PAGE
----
Starting December 9th, an „International Week“ took place at the Faculty of Applied Social Sciences entitled „Social (Work) Issues in an International Perspective“. 

The aim was to bring together colleagues working in the field of social work from universities in European countries as well as Australia and to present different perspectives on the issues that have been arising for social work throughout the world due to ongoing social changes  such as economic and cultural globalization, ever increasing migration processes as well as growing flows of refugees. 

Virtually all societies, be they in the highly industrialized areas of the world, threshold countries or what are called underdeveloped countries, need to enable cohabitation of different people with a variety of biographical problems, life-style and with different cultural and social backgrounds.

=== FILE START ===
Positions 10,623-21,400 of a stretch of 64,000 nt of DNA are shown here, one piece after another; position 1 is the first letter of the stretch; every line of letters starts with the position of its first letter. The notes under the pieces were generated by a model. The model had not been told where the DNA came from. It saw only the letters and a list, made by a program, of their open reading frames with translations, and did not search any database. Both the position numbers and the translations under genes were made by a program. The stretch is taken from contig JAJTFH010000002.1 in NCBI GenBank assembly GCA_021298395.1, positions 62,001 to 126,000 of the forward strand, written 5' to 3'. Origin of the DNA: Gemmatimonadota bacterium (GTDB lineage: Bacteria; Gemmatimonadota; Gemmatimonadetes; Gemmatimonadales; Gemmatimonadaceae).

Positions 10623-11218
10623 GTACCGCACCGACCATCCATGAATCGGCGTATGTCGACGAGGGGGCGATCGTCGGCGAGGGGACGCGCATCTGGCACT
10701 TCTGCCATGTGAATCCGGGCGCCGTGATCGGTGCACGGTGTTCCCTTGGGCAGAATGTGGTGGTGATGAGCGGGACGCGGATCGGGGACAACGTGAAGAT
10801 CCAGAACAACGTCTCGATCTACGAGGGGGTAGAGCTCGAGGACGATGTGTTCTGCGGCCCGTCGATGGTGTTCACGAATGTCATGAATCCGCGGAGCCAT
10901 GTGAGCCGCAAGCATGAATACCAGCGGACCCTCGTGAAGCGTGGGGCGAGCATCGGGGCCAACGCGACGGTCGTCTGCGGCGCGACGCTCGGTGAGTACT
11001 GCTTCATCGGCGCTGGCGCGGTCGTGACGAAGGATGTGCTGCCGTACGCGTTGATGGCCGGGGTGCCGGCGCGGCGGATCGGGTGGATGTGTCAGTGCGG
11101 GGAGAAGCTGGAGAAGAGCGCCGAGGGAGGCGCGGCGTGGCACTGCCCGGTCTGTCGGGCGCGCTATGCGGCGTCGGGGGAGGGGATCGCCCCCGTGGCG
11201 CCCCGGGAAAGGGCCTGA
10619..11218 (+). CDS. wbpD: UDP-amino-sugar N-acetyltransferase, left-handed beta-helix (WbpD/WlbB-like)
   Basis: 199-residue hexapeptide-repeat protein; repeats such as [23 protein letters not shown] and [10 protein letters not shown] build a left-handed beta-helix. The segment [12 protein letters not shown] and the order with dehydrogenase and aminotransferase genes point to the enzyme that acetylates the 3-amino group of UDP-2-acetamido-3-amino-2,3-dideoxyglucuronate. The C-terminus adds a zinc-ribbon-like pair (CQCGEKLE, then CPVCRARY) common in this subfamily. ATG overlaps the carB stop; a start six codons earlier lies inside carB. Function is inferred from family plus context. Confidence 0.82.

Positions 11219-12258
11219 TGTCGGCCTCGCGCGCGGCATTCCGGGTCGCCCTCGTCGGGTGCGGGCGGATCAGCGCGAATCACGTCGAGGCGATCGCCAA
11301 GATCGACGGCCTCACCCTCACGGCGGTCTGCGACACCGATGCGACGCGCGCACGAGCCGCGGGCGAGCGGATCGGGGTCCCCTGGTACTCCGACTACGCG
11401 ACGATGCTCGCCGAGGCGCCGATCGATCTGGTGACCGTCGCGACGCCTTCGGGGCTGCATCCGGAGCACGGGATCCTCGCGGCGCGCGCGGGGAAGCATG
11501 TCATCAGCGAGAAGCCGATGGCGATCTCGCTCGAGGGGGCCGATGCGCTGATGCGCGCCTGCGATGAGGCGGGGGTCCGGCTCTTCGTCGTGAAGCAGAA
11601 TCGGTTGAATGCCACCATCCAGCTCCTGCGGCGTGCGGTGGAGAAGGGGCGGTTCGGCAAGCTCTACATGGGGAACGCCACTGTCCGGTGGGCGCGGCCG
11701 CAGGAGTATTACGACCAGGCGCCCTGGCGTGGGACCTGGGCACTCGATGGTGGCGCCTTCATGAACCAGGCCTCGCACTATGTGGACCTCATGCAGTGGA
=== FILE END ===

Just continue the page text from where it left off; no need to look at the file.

In particular, social work professionals are called upon to reflect on these issues and, on a practical level, deal with those that are often marked as „others“ and whose „belonging“ is at issue.

Apart from discussing these problems, the International Week aimed at fostering collaborations and building partnerships between those who are dealing with these issues on a professional level in different countries with the larger aim of effecting a common focus and cooperation and to facilitate what we might call a concerted action for social protection of the groups in question.

Contributors came from Australia, Italy, Kosovo and Germany and were represented by: